This is part of the continuing story about what happens when an Ubuntu local community meets great software and decides to help make it more accessible.
In Vancouver BC, I have spoken to many community members that are struggling with email. There's too much of it. There's no easy way to separate the good stuff from the spam from the bacn. This puzzled me until I realized that most people use free web-based mail services. Web mail interfaces are clumsy and ultimately designed to maximize distraction (and time spent exposed to advertising) rather than to promote efficient communication. Web mail features are hobbled and can (and do) change without notice, without any apparent logic. It's no wonder why people are saying "Enough is enough!" and dreading having to manage their inbox or simply opting out of email altogether.
The Ubuntu Vancouver Local Community believes that one barrier to the widespread adoption of Ubuntu's collection of outstanding software is a shortage of well-written and accessible user guides. The kind of guides that give a person reading it a sense of "Hey, this is quite good!" or "Wow, I didn't know Thunderbird could do that!". Add to that the fact that so many people struggle locally and I had what could be considered an "Aha" moment.
So, back in the autumn of 2010, I set out to catalyze the creation of the first comprehensive guide to Thunderbird on Ubuntu written from the standpoint of an email user under siege. (We called her Mary.) If you are like Mary, you have several (usually free) web-based email accounts and you're tired of managing them.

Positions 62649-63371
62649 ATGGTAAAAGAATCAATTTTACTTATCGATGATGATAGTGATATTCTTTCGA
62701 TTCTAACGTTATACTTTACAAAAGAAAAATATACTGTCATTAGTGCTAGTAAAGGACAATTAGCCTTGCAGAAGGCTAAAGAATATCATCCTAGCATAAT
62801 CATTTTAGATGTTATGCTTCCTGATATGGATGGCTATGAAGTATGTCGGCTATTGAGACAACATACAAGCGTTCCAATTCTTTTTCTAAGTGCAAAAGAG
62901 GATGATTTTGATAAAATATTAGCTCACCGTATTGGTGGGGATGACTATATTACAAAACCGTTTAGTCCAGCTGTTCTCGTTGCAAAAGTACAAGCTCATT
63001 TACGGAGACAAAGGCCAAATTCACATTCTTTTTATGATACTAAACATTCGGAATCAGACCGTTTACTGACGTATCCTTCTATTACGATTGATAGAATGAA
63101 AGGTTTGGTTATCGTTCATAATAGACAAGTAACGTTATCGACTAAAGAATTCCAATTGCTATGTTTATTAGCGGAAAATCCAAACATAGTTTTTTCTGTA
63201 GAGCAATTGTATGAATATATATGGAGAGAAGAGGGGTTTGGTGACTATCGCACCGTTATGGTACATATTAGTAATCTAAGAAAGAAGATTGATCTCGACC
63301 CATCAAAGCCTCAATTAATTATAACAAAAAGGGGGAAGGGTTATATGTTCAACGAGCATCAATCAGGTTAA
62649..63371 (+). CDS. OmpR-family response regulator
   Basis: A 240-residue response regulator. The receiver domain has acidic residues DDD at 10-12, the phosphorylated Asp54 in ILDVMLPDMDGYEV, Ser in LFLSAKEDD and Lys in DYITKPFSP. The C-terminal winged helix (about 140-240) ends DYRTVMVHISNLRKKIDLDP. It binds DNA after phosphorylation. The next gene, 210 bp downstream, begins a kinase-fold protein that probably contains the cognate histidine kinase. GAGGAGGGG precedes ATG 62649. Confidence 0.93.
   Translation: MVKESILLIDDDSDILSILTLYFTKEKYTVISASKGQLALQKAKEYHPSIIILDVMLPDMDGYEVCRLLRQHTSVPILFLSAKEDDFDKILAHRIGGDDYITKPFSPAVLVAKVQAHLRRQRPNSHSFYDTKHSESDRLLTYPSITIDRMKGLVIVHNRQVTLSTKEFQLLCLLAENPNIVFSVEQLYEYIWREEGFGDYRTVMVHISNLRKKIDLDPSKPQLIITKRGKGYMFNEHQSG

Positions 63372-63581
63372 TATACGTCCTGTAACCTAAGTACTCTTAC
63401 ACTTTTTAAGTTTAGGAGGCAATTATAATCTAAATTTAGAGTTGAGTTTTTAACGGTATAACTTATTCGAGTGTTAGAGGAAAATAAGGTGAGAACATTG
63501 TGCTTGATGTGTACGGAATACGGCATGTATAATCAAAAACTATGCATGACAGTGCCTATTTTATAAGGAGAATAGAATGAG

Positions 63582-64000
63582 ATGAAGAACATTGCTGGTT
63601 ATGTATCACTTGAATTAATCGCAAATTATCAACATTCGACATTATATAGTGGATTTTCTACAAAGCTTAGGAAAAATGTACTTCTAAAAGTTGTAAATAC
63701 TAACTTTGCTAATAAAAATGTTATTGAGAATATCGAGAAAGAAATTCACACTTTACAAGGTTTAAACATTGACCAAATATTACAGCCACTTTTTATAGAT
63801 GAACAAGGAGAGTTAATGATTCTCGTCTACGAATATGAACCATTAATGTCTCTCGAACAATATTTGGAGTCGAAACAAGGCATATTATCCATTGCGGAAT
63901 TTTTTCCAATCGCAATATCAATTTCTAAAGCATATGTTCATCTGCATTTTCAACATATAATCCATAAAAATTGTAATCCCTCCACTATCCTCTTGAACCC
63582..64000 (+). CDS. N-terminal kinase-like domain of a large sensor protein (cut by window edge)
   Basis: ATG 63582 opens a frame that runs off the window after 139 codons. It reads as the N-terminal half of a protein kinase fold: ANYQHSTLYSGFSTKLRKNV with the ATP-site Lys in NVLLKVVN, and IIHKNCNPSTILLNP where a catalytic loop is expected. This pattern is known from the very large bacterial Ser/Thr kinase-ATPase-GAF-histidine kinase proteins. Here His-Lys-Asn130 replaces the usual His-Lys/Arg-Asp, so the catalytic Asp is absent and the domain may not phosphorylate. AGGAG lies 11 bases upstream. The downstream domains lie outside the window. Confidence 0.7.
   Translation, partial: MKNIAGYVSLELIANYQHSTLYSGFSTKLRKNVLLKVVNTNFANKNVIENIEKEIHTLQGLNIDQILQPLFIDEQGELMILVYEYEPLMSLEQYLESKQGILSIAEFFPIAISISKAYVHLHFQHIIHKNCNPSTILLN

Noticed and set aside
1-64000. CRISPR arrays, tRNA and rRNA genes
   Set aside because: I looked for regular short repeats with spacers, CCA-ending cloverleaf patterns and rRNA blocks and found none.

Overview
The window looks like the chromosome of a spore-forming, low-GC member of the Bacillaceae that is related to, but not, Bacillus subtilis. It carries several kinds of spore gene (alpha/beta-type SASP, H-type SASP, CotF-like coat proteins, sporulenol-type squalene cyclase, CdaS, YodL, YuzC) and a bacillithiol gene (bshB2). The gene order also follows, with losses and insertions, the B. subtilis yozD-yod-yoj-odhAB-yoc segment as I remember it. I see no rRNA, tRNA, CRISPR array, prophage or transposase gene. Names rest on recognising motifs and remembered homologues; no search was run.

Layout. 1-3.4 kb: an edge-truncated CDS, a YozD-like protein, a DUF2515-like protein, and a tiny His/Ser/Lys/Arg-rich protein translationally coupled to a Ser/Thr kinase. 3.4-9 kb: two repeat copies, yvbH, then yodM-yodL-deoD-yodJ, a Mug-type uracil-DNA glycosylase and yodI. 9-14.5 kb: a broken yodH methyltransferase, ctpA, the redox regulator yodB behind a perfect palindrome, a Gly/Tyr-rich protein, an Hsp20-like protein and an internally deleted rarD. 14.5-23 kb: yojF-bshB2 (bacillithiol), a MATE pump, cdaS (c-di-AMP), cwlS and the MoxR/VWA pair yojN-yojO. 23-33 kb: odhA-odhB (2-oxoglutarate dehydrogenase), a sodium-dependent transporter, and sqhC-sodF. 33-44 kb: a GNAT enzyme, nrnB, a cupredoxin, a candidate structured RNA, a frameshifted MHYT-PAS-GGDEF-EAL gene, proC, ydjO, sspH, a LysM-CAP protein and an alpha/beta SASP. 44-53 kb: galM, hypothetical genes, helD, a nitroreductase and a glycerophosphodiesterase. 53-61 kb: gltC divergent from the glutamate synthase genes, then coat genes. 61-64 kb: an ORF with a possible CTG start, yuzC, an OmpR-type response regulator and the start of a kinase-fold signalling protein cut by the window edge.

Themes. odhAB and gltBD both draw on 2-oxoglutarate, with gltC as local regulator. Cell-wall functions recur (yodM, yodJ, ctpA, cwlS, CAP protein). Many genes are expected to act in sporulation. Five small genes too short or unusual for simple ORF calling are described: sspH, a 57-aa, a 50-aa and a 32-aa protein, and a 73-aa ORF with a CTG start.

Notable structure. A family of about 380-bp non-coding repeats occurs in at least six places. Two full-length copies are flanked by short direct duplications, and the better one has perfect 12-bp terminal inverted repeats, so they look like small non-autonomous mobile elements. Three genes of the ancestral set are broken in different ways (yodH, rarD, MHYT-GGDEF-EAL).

With the help of the British Columbia Institute of Technology (BCIT) we, Charlene Tessier and yours truly, identified a talented technical writer, Jim McCullough, to partner with us and to help fix this issue, not only in Vancouver, but everywhere.
After many months of effort, I am happy to announce that our first Thunderbird Guides are complete and ready for your enjoyment.
Our first guide "follows Mary, an Ubuntu email user, through the decision to use Thunderbird and the steps she takes to install Thunderbird 3.1 onto Ubuntu... We'll see just how easy it is as Mary imports the email and contacts from her other other accounts into Thunderbird." (Jim McCullough)
Get it here: http://ubuntuone.com/p/oWc/
Our second guide "continues to follow Mary... as she learns how to use Thunderbird to manage the large volume of email she receives. With dozens of email messages arriving in each of her email accounts every day... Mary has been suffering from 'email overload'... We'll watch as Mary learns to efficiently view and search email, group and prioritize messages, filter and automate message handling, and finally maintain and backup Thunderbird so that it continues to run smoothly." (Jim McCullough)
Get it here: http://ubuntuone.com/p/oWf/
And finally, a huge thanks to the Mozilla Messaging Team for making Thunderbird amazing, from their headquarters right here in Vancouver BC!
All Ubuntu community members are invited to help make our guides even better and to help get them into the hands of even more people. Want to help? Thunderbird needs you, and so does your own local community.